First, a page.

Research team receives $10.6 million to study obesity and hypertension
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Researchers at the University of Iowa and colleagues at Cornell University have received a five-year, $10.6 million grant from the National Heart, Lung, and Blood Institute, part of the National Institutes of Health, to continue their work investigating the biological links between high blood pressure and obesity.
According to the American Heart Association, one in three Americans, or about 100 million people, has high blood pressure, and nearly 75 million adults are obese. Hypertension and obesity increase the risk of cardiovascular diseases including stroke, heart attack, heart failure, and kidney failure, and obesity promotes diabetes, which also promotes cardiovascular disease. It is estimated that 300,000 deaths annually can be attributed to the cardiovascular complications of obesity.
"Obesity and hypertension remain a serious health problem worldwide, in particular in Western societies where the incidence of hypertension and obesity-associated hypertension continues to rise," says Curt Sigmund, UI professor and chair of pharmacology, and principal investigator for the grant.
The brain plays important roles in regulating both blood pressure and body weight, and abnormalities in various neural pathways can cause both hypertension and obesity. In particular, UI researchers have found growing evidence that hormones, which act in the brain, play a significant role in hypertension.
Earlier research by the UI team uncovered an unexpected association between how two hormones, angiotensin and leptin, act in the brain to control not only blood pressure but also processes that regulate food intake and energy expenditure.
"Although the past decade has seen a tremendous increase in our understanding of the neurobiology of blood pressure and body weight regulation, many of the fundamental central neural mechanisms, which go awry and lead to hypertension and obesity remain undefined," says Sigmund, who also holds the Roy J. Carver Chair in Hypertension Research, and is a professor of pharmacology, internal medicine, and molecular physiology and biophysics in the UI Carver College of Medicine. "The new research funded by this grant will clarify these important mechanisms, and may lead to improved treatment for cardiovascular and metabolic dysfunction in hypertension and obesity-related hypertension."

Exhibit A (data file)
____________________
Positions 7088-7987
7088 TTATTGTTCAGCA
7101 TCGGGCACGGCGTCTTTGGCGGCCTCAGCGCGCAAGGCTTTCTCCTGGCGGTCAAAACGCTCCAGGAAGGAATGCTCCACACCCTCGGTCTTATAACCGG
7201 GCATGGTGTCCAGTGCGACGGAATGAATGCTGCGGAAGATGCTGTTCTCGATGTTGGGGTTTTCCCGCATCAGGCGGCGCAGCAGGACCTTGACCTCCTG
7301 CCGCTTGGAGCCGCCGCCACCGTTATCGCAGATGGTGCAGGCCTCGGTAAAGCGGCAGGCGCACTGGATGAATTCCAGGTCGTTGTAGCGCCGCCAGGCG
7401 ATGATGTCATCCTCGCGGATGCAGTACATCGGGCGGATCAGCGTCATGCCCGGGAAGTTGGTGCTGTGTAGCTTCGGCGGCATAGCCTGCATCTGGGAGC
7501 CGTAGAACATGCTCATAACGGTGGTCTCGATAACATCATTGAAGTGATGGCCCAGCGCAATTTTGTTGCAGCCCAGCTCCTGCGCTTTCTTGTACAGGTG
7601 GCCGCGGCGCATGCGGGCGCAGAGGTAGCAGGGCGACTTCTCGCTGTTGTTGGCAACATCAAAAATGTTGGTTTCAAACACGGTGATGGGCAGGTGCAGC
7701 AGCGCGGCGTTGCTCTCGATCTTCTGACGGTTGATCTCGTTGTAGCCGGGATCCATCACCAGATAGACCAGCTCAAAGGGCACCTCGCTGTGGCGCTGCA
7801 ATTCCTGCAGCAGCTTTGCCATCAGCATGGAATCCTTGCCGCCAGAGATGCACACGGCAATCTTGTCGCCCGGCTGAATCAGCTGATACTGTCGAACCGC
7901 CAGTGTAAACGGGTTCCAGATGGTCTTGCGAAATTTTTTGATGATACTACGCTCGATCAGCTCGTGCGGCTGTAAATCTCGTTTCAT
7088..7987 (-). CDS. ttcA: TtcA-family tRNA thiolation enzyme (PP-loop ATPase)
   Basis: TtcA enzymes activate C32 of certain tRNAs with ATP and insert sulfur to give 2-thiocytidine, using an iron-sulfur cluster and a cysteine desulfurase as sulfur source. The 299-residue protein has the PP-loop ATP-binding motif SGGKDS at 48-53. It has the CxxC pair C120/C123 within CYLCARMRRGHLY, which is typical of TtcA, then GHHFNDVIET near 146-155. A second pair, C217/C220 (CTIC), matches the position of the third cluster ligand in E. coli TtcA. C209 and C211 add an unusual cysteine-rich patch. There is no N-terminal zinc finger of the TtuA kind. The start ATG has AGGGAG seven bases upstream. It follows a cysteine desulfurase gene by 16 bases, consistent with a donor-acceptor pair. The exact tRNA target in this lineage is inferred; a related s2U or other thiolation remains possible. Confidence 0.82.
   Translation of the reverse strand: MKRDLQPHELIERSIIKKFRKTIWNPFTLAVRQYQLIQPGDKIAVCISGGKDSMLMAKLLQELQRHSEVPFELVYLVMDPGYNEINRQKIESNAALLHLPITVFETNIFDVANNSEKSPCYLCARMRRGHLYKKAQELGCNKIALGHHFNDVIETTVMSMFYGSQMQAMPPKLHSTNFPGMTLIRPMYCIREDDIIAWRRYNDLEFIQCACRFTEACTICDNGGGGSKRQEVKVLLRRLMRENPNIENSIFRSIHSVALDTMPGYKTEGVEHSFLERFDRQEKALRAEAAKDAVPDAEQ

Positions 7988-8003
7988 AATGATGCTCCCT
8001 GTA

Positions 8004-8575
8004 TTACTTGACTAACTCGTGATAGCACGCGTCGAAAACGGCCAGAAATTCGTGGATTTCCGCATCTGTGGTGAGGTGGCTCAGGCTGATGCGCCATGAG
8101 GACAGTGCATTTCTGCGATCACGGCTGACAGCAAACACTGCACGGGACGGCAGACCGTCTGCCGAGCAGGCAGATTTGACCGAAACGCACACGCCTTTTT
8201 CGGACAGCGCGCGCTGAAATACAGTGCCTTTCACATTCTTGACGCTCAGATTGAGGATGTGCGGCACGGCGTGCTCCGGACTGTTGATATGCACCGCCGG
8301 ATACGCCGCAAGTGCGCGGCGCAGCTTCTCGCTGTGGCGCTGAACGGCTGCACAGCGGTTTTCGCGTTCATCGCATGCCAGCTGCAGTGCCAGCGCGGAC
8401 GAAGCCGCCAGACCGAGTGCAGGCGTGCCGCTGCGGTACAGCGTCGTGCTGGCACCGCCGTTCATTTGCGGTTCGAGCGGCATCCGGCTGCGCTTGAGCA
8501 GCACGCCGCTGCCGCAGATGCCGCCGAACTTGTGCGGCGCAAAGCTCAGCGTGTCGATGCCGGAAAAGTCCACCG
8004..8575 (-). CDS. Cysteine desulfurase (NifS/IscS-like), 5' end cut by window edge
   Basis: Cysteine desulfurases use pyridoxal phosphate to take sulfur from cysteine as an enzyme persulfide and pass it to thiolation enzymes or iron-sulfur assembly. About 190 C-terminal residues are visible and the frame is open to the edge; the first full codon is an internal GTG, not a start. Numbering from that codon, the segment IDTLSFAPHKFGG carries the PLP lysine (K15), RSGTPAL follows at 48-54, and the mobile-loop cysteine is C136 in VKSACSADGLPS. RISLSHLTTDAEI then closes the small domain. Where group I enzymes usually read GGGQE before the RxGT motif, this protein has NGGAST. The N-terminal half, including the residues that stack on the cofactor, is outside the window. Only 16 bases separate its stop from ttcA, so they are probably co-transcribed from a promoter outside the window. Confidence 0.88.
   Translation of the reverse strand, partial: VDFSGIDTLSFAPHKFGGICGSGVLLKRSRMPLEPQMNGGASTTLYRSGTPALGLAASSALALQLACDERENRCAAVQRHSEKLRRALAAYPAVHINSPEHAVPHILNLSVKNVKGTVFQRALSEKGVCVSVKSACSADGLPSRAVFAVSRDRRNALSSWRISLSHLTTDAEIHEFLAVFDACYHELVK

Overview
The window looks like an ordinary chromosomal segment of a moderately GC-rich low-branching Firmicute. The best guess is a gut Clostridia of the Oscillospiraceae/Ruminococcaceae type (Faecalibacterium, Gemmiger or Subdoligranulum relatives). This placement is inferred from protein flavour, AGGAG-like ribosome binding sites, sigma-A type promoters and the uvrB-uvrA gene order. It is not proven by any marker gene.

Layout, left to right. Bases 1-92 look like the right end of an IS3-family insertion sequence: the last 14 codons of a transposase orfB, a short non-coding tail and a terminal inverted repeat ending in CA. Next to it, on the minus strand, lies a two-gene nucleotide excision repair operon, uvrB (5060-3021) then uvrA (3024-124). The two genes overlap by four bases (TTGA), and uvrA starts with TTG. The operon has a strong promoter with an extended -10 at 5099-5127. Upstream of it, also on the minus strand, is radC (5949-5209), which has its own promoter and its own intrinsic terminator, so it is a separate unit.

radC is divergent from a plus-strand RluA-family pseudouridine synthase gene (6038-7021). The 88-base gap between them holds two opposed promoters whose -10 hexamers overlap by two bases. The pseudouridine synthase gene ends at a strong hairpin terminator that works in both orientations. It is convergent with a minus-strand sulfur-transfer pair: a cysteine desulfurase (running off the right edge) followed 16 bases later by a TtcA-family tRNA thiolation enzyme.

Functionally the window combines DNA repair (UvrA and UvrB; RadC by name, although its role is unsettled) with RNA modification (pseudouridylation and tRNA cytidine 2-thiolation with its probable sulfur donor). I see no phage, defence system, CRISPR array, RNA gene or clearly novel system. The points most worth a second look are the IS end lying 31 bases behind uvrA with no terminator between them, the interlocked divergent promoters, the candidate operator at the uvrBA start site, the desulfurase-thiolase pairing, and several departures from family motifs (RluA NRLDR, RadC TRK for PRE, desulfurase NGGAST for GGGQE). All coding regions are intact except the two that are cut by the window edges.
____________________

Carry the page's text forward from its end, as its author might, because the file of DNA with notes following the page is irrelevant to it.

The long-term goals of the on-going project include identifying and clarifying the fundamental mechanisms by which angiotensin and leptin control blood pressure and body weight in both hypertension and hypertension associated with obesity. The researchers also will investigate the role that oxidative stress and abnormal protein folding in brain cells might play in regulating blood pressure and energy balance, and will study a family of genes involved in a rare genetic disease that may play a broader role in blood pressure control.
"The project is a great example of successful interdisciplinary research," Sigmund adds. "Our team includes UI researchers from five departments (pharmacology, internal medicine, anatomy and cell biology, pediatrics, and psychology) from two colleges (the Carver College of Medicine and the College of Liberal Arts and Sciences), as well as a fruitful collaboration between the UI and Cornell University.”
The multidisciplinary nature of Sigmund's team mirrors the approach of the UI Obesity Initiative, which aims to draw together researchers from across the campus to tackle obesity as a complex condition influenced by many different factors, including environment, genetics, physiology, behavior, community, and economics.
In addition to Sigmund, the new project's leaders are Allyn Mark, M.D., UI professor of internal medicine; Kamal Rahmouni, Ph.D., UI associate professor of pharmacology and internal medicine; and Robin Davisson, Ph.D., professor at Weill Cornell Medical College and Cornell University. Martin Cassell, Ph.D., UI professor of anatomy and cell biology; and L. Phillip Sanford, Ph.D., director of the UI Transgenic and Genome Manipulation Facility, are the project's core leaders; and Justin Grobe, Ph.D., UI assistant professor of pharmacology; Val Sheffield, M.D., Ph.D., UI professor of pediatrics and a Howard Hughes Medical Institute investigator; and A. Kim Johnson, Ph.D., UI professor of psychology, are collaborators. The grant is titled "Genetic and Signaling Mechanisms in the Central Regulation of Blood Pressure" (grant number: P01HL084207-06A1).